Whether finding a promo code for $20 off those gameday tickets or haggling $1 off a weird wolf painting at a random yard sale, humans love bargains. We want to feel the value we gain from a purchase equals or, better yet, exceeds the amount we gave up for it. Fantasy football is no different. We want the players who outperform where we draft them, and offer potentially huge profit returns, all while outscoring other similarly-priced options. There’s simply no better feeling than landing those guys who explode and provide you value well beyond what you paid, and thus I’m constantly scouring the market (FantasyPros’ ADP and ECR tools) for the top values.
Plus, now deep into Training Camp and game-action, the fantasy market is far more secure now. Yes, preseason play (Week 1 breakdown here), training camp reports, and injuries will continue, causing risers and fallers all over fantasy big boards (be sure to track every move and shake on our own Fantasy Football Stock Watch).
Nonetheless, outside of Derrius Guice (RB – WAS) type of bombs, very few shockwaves should happen between now and your draft day. As such, I’ve cranked out a Preseason Kickoff Guide filled with 10 bargains, 11 overpriced pitfalls, and 15 late-round penny stocks for your viewing and debating pleasure (hit me up on Twitter with all your praise or venom). This will be updated right up to Draft Days as well.
Considering Tyreek Hill (WR – KC) was my poster boy for bargain hunting in 2017, let’s begin with another Round 5 WR who I believe will yield WR1 value when 2018’s said and done:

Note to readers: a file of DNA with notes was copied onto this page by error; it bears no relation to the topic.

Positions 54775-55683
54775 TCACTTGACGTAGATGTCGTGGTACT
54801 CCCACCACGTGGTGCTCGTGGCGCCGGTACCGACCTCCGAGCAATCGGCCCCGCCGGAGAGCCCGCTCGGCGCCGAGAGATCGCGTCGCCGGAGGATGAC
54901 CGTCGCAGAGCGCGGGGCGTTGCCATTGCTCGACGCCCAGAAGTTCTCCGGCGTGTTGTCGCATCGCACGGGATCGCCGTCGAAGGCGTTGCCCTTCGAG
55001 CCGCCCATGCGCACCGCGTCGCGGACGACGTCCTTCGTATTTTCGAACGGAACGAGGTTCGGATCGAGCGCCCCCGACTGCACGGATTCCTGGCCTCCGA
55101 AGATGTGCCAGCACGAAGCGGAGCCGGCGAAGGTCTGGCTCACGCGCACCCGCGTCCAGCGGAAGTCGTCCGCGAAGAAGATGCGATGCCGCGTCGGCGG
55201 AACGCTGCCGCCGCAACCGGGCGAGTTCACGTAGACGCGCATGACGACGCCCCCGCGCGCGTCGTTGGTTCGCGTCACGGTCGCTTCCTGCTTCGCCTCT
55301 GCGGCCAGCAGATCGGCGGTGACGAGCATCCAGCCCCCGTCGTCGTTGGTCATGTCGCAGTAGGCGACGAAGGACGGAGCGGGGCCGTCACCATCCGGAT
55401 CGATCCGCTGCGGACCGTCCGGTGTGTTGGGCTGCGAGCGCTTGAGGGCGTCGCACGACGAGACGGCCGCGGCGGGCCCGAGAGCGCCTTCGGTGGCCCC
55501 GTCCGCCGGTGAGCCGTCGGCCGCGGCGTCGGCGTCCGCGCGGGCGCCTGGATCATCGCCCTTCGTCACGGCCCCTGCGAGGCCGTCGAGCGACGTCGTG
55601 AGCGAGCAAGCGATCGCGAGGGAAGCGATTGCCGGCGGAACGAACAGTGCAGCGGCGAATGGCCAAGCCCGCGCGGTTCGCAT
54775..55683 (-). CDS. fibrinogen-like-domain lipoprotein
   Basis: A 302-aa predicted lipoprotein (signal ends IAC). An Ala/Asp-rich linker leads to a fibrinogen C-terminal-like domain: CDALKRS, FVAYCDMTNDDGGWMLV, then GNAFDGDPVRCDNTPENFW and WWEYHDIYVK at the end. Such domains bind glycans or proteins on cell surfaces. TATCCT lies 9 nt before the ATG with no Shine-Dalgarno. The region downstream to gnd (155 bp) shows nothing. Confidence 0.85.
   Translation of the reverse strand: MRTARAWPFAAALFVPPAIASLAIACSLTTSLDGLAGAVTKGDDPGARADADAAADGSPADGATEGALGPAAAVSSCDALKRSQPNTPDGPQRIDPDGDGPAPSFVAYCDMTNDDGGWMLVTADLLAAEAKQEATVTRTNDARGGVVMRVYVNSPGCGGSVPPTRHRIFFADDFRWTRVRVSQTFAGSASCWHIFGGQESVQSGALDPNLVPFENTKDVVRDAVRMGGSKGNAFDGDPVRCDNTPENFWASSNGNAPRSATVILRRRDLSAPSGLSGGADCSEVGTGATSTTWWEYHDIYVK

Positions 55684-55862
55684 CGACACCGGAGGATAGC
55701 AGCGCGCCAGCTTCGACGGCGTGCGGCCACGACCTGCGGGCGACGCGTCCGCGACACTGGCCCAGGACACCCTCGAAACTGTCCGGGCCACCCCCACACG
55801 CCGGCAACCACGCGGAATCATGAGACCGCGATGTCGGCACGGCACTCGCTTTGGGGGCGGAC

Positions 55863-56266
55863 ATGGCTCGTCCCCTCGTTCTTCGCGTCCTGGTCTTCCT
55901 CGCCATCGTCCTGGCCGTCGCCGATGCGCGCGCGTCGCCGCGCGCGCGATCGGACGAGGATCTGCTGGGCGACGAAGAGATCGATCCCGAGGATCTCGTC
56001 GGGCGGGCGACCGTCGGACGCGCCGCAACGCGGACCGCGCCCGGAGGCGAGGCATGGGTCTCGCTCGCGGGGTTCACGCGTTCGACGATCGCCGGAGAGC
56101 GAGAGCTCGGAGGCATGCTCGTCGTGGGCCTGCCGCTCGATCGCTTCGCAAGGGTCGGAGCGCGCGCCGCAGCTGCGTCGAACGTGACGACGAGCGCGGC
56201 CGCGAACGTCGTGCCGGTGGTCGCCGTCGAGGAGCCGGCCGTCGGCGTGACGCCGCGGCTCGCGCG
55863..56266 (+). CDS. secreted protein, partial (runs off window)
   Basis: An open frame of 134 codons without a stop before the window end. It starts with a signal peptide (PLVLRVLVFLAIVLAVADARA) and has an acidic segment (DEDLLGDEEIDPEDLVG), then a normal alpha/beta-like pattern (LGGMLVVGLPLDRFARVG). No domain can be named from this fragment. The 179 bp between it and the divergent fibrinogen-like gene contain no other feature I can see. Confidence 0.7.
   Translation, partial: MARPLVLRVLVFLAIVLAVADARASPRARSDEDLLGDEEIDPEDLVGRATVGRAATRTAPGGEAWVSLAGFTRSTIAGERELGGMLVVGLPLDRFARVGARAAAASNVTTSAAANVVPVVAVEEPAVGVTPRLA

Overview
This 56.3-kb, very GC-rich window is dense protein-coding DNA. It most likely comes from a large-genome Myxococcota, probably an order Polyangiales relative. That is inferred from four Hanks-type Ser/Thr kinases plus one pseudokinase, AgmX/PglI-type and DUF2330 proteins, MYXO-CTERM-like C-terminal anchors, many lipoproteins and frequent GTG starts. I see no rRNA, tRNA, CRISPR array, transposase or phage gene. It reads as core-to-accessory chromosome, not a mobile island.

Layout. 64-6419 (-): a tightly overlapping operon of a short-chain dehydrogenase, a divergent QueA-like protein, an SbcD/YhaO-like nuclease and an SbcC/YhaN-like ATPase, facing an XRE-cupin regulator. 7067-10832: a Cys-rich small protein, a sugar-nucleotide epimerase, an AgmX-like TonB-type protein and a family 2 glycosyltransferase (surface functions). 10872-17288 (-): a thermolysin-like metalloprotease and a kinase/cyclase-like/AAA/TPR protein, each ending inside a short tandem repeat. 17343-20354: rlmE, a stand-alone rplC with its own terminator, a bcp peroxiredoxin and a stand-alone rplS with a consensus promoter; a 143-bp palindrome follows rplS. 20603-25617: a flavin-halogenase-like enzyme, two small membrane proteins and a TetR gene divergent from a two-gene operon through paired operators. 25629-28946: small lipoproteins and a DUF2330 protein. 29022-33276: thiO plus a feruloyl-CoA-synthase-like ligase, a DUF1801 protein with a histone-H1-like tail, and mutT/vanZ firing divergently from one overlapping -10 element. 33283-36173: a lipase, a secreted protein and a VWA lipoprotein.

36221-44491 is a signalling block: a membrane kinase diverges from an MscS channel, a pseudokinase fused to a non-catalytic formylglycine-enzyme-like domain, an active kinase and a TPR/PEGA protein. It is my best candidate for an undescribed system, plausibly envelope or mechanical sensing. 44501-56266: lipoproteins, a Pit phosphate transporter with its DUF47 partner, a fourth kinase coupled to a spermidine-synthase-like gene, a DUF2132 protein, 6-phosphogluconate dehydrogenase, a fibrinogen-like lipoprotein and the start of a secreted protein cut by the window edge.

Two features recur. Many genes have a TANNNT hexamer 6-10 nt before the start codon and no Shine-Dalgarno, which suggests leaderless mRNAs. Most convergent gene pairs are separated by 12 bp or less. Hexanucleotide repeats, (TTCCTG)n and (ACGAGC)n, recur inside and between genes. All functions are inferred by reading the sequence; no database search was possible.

ADP: 52, WR23
ECR: 61, WR25
My Rank: 38 (+14, +23), WR16 (+7, +9)
As a general fantasy investing and bargain hunting preface — quality drafting is a tricky balancing act of getting the assets you want, while manipulating the prices that the market and experts have set. Even if I have, Landry up at 38 overall, or 23 spots higher than his ECR, this does not mean you should take him this high if the market is underselling his value is in the 55-60 range. Make sure you secure him, yes, but take advantage of the insane deal and grab another asset or two before he’s on other owners’ radars.
Whether by his former Dolphins team or fantasy owners, Landry seems to be continuously disrespected despite his consistent achievements. Maybe his lack of a prototypical build or game-changing athleticism blinds owners from realizing just how talented Landry indeed is. Yet, despite finishing as the standard WR14 and PPR WR5 in 2017 — ahead of Michael Thomas (WR – NO) and Julio Jones (WR – ATL) — Landry’s once again shaping up to be a massive bargain.
Most can at least recognize Landry is the NFL’s premier short-to-intermediate receiver — tough to argue when his 400 career receptions are an NFL record for a player’s first four seasons (by a whopping 58 catches, despite subpar QB play). Landry’s short area burst and quickness and ability to fight through press coverage are second-to-none (well, maybe Antonio Brown (WR – PIT)), allowing him to shake free with ease at the line for the quick-hitters and YAC opportunities. On that note, he’s also incredibly dangerous after the catch, playing with the intensity of a running back with the ball in his hands, making defenders miss, and seeking out contact in equal measure. And, of course, his glue-like hands rank among the top of the league.